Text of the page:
Posts Tagged ‘Canada’

This is information I have collected for a poem. I have put it here as a quick essay.


She shuffled along slowly, her leathered
feet kicking up dust with each step. Her back
bent under the weight of a load of sticks.
That was To-ka-map-map-e, woman of the Nez Perce
who attained a niche in the lore
of her people, when her brave deed
had counted coup. And so it was,
before the Nez Perce fled from the hated army
of U.S. soldiers. Chief Joseph and his tribe,
displaced from their beloved Wallow Valley
in Oregon, were fleeing to Canada.
Suffering from the cold and lack
of food, and ill equipped for fighting,
they were vulnerable to skirmish attacks.
In one such attack, To-ka-map-map-e
was captured and carried to the front
for interrogation. Hands tied,
she was placed on a horse, behind her captor,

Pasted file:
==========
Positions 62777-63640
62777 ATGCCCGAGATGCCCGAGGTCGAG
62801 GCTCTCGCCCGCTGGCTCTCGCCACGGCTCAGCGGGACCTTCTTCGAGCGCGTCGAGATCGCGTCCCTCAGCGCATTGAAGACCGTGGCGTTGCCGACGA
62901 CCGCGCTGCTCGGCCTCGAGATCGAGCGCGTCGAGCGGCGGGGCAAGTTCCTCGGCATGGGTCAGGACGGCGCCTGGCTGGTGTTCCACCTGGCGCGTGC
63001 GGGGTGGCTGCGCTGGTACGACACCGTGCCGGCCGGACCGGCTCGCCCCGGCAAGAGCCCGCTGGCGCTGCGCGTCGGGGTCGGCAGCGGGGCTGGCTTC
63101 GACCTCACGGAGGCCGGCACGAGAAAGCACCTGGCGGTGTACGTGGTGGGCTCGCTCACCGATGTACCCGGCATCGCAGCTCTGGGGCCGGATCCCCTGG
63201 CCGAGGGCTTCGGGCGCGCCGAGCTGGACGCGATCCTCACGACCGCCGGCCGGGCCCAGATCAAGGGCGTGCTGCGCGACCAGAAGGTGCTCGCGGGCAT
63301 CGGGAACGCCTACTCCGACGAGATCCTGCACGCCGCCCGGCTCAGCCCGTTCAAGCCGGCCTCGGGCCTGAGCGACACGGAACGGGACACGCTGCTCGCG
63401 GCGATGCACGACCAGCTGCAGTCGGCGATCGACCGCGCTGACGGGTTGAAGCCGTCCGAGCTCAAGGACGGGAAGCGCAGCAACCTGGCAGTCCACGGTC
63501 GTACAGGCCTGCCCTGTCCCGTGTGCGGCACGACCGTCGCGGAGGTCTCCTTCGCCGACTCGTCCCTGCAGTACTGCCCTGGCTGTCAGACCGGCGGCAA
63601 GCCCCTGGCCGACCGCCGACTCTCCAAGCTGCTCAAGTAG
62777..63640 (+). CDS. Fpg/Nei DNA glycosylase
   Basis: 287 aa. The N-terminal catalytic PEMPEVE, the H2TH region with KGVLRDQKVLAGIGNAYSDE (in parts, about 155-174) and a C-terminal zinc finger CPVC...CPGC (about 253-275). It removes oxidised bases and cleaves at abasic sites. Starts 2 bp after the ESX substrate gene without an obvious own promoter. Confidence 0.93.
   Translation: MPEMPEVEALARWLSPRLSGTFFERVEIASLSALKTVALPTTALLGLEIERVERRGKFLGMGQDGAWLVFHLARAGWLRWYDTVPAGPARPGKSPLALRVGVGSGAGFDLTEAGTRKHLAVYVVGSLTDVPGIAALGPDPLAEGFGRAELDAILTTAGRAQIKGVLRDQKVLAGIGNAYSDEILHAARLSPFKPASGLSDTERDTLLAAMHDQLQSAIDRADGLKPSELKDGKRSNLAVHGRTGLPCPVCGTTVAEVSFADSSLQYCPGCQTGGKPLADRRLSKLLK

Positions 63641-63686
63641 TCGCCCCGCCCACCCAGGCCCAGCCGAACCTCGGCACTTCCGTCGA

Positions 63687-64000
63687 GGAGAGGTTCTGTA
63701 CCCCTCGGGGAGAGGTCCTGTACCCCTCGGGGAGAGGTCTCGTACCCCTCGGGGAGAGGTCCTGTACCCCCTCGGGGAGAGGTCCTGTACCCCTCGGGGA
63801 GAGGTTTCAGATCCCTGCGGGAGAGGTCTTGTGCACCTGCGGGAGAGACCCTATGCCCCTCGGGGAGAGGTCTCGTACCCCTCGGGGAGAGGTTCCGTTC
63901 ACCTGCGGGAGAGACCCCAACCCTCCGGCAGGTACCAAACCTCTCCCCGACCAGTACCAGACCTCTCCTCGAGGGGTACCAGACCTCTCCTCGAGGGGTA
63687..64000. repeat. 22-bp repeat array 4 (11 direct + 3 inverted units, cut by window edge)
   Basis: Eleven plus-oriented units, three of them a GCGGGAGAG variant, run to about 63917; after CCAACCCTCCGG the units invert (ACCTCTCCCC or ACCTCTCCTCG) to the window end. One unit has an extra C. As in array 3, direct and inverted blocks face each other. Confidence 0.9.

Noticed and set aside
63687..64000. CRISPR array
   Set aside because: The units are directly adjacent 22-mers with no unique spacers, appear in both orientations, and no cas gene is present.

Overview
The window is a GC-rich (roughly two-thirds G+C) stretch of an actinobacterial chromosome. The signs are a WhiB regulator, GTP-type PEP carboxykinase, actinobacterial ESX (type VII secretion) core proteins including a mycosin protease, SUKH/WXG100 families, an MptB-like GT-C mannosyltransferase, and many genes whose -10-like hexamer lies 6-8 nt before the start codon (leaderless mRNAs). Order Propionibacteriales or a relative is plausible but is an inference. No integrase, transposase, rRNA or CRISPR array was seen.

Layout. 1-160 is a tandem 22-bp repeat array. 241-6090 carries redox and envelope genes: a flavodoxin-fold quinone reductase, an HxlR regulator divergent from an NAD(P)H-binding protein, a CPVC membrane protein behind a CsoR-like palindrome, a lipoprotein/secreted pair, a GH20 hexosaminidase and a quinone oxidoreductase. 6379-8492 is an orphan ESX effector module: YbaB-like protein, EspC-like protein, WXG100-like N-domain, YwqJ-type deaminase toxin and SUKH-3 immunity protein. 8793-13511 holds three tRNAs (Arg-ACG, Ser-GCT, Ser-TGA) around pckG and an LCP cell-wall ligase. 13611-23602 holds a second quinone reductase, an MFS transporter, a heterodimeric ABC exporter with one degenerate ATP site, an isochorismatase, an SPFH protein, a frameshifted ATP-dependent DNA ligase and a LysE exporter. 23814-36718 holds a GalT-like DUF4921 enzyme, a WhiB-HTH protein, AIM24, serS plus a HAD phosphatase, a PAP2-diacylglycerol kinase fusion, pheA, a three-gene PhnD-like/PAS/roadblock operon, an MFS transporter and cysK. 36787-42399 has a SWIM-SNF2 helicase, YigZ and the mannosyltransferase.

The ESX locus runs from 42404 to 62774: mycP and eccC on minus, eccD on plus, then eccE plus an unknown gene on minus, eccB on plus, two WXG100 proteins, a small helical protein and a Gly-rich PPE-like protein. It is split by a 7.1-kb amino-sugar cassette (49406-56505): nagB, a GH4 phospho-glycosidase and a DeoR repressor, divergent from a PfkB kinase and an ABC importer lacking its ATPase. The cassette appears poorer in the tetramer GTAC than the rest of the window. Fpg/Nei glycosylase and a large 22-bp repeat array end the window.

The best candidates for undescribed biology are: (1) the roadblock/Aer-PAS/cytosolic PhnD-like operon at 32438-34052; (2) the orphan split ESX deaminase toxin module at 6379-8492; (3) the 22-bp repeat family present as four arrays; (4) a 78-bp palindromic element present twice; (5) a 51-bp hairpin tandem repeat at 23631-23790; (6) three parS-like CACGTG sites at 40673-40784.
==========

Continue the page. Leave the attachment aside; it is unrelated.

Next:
and as they neared the front, she was able to free
her hands. She slid the soldier’s knife
from it’s sheath, and before he could react,
she plunged it into his back. Slumping sideways,
he slid from his saddle. To-ka-map-map-e
turned quickly and rode back
through the battle to Chief Joseph,
informing him of troop positions
and the size of each unit.
Although the information was helpful,
cold, hunger, and lack of weapons
led to final surrender of the Nez Perce tribe.
Chief Joseph acknowledged his defeat,
with his immortal words,
“Where the sun now stands,
I will fight no more forever.”
The brave attempt of To-ka-map-map-e to help
save her people, failed, but she refused
to live out her days on the reservation.
And in time, she escaped. A photograph
gave her more notoriety than her heroic act,
and gave her the name
by which she became well know, titled simply …
Stick Woman.

10/7/96 Phyllis DeWitt VanVleck

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